Q: I recently saw the music video for the song “Telephone,” by Lady Gaga and Beyoncé. It is full of sexualized violence. I can’t imagine what kids are learning from this. I know my son loves listening to Beyoncé, and I’m sure he has seen or will see this video. How can I talk to him about what he’s seeing in videos like this?
–Vexed by Videos
A: Dear Vexed,
Music videos, like all media, provide an educational experience — a chance for kids to learn something about the world. Music videos are especially powerful because they combine music with images to capture attention and make us feel excited as we watch them. They can provide entertainment, titillation, social commentary, or artistry; they can be fun or frightening, relaxing or infuriating. But whatever their goals, the mood and atmosphere they create do not often reflect reality.
Research shows, for example, that music videos disproportionately portray white women as victims of violence and black men as both perpetrators and victims. These representations matter because kids are in the process of forming their understanding of the world and how it works. Anything they’re exposed to, whether realistic or not, becomes part of that understanding.
When it comes to music videos like “Telephone,” adults’ concerns often focus on the amount of skin showing, and the implied (or even quite explicit) sexual behavior. But it’s not so much the simple fact of skin exposure that’s potentially harmful for kids; rather, it’s the nature of the way sex is portrayed that is potentially damaging. In music videos like this one, sex is shown in a way that has nothing to do with intimacy or relationships. It is instead used as a way to exploit others and is tied to violence and death. While this edgy approach is great for attracting attention and for selling CDs or downloads, the music video audience tends to be teens or pre-teens who are just starting to think about their sexuality. Thus, anything they see will become part of their growing body of knowledge about sex.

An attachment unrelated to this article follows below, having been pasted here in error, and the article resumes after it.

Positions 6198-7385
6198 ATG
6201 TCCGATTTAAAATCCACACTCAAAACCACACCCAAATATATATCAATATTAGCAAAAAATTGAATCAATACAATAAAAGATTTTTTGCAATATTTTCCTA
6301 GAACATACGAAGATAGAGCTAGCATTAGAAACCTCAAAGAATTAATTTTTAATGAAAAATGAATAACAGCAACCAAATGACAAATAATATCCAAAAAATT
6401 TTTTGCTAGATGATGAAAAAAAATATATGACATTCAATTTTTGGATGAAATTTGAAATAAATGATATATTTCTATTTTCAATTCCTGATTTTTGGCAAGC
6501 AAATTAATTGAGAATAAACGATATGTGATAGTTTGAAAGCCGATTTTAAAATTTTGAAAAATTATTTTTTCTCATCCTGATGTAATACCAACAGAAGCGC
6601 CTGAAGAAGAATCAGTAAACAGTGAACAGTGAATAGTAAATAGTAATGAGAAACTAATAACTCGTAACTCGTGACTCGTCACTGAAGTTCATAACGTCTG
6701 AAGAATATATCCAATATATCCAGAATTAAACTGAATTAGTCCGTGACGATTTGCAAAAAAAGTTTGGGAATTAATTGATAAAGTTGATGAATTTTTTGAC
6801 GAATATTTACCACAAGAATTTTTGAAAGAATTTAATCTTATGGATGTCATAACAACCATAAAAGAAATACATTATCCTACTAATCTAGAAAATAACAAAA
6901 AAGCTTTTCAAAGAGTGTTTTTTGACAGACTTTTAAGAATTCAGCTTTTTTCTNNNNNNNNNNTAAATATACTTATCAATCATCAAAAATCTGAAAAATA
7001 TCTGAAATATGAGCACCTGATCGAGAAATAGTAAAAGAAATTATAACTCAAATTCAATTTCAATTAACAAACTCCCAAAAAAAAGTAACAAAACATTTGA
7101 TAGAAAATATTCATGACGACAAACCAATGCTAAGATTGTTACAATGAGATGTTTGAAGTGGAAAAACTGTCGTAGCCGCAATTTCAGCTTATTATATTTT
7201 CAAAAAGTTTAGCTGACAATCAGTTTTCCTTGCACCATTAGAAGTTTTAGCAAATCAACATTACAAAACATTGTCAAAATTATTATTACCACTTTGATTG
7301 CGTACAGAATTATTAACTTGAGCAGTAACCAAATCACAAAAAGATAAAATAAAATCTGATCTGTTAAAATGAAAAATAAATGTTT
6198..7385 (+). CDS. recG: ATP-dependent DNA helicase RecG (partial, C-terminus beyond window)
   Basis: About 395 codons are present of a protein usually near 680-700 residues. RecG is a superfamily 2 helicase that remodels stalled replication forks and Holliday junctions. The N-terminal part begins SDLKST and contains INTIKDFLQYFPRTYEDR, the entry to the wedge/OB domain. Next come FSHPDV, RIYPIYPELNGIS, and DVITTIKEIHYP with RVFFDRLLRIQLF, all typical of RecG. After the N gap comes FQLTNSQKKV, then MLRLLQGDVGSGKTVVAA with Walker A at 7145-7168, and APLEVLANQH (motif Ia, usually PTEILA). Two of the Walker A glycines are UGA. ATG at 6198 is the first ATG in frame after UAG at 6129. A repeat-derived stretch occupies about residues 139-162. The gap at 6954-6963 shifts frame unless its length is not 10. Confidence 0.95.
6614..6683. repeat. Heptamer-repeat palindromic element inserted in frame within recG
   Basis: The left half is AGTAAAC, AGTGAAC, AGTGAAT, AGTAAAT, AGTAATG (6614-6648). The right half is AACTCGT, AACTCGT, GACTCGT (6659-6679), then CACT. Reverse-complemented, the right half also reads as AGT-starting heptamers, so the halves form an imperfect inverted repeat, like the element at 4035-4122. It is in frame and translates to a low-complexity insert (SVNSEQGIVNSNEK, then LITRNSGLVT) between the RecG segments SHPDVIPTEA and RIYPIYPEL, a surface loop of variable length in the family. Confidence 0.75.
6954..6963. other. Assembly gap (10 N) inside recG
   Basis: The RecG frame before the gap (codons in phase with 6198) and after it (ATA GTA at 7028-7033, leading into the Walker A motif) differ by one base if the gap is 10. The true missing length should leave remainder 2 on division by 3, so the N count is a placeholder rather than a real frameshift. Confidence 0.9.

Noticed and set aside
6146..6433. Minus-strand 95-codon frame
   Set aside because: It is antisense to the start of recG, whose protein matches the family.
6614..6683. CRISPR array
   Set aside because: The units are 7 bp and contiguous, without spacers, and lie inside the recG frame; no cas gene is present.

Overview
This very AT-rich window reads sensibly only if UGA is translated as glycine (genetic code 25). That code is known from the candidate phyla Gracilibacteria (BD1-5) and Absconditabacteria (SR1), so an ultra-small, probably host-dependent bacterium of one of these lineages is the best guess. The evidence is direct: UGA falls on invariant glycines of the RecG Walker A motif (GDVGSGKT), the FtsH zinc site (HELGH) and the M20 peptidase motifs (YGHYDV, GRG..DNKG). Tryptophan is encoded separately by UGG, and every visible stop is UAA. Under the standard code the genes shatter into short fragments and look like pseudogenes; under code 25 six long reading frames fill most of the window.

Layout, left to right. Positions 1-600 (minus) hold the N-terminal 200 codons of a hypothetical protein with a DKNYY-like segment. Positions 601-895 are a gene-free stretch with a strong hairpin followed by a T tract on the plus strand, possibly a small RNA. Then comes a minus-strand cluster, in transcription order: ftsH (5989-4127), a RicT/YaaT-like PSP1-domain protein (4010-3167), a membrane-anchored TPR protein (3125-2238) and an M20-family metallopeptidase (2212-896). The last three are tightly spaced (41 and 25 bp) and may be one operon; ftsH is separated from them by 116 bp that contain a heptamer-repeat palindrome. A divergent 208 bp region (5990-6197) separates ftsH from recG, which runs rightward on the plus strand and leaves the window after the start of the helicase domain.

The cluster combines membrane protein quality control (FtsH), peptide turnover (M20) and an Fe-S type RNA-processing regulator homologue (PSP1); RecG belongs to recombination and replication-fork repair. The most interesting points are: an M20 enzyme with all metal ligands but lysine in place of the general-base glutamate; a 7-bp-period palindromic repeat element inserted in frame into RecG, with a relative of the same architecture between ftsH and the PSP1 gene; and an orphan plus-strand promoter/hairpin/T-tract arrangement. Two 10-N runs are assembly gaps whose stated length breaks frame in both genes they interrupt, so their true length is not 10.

It makes sense that you wouldn’t want your son to see this video, but also know that it can present a great opportunity for discussion. First, ask whether he’s seen the video (or any other Beyoncé or Lady Gaga videos) in a non-judgmental, open way. Then ask what he thinks of it—what does he think the video is about? What does he like about it, and what does he find disturbing? Does he think it’s realistic? If not, then why does he think these artists made this video? What are they trying to say? Genuinely listen to his responses, and encourage his thinking with questions. You can also take this opportunity to compare what happens in this video to what happens in real life, to help keep his understanding of the world realistic and healthy.
Enjoy your media and use them wisely,